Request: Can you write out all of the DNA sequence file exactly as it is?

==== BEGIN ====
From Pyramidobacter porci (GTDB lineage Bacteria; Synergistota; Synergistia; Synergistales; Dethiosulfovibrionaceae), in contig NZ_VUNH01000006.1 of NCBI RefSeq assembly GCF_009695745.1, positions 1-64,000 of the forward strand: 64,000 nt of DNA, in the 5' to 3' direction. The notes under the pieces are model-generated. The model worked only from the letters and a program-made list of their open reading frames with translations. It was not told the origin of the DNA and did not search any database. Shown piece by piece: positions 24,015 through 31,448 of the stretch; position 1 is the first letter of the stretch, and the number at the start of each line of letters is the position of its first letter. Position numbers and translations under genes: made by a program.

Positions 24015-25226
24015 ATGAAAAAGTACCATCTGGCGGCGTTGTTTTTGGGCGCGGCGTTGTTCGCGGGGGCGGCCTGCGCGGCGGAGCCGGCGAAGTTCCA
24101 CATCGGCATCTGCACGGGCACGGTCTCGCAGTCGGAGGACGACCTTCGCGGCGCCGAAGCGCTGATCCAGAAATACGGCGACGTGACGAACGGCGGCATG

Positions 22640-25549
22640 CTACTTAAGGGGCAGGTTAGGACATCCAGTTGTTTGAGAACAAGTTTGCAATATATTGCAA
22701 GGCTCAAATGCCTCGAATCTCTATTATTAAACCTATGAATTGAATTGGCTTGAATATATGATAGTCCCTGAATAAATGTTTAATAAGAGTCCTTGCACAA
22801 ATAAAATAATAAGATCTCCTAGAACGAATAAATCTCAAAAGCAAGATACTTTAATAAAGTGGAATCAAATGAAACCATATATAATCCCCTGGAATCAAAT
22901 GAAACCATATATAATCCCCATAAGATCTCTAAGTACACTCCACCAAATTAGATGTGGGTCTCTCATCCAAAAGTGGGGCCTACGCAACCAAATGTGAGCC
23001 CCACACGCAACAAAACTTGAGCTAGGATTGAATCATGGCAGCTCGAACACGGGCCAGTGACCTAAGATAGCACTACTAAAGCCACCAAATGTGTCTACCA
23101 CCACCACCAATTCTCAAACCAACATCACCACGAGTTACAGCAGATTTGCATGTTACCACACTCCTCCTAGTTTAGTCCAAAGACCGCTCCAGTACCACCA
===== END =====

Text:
From Pyramidobacter porci (GTDB lineage Bacteria; Synergistota; Synergistia; Synergistales; Dethiosulfovibrionaceae), in contig NZ_VUNH01000006.1 of NCBI RefSeq assembly GCF_009695745.1, positions 1-64,000 of the forward strand: 64,000 nt of DNA, in the 5' to 3' direction. The notes under the pieces are model-generated. The model worked only from the letters and a program-made list of their open reading frames with translations. It was not told the origin of the DNA and did not search any database. Shown piece by piece: positions 24,015 through 31,448 of the stretch; position 1 is the first letter of the stretch, and the number at the start of each line of letters is the position of its first letter. Position numbers and translations under genes: made by a program.

Positions 24015-25226
24015 ATGAAAAAGTACCATCTGGCGGCGTTGTTTTTGGGCGCGGCGTTGTTCGCGGGGGCGGCCTGCGCGGCGGAGCCGGCGAAGTTCCA
24101 CATCGGCATCTGCACGGGCACGGTCTCGCAGTCGGAGGACGACCTTCGCGGCGCCGAAGCGCTGATCCAGAAATACGGCGACGTGACGAACGGCGGCATG

Positions 22640-25549
22640 CTACTTAAGGGGCAGGTTAGGACATCCAGTTGTTTGAGAACAAGTTTGCAATATATTGCAA
22701 GGCTCAAATGCCTCGAATCTCTATTATTAAACCTATGAATTGAATTGGCTTGAATATATGATAGTCCCTGAATAAATGTTTAATAAGAGTCCTTGCACAA
22801 ATAAAATAATAAGATCTCCTAGAACGAATAAATCTCAAAAGCAAGATACTTTAATAAAGTGGAATCAAATGAAACCATATATAATCCCCTGGAATCAAAT
22901 GAAACCATATATAATCCCCATAAGATCTCTAAGTACACTCCACCAAATTAGATGTGGGTCTCTCATCCAAAAGTGGGGCCTACGCAACCAAATGTGAGCC
23001 CCACACGCAACAAAACTTGAGCTAGGATTGAATCATGGCAGCTCGAACACGGGCCAGTGACCTAAGATAGCACTACTAAAGCCACCAAATGTGTCTACCA
23101 CCACCACCAATTCTCAAACCAACATCACCACGAGTTACAGCAGATTTGCATGTTACCACACTCCTCCTAGTTTAGTCCAAAGACCGCTCCAGTACCACCA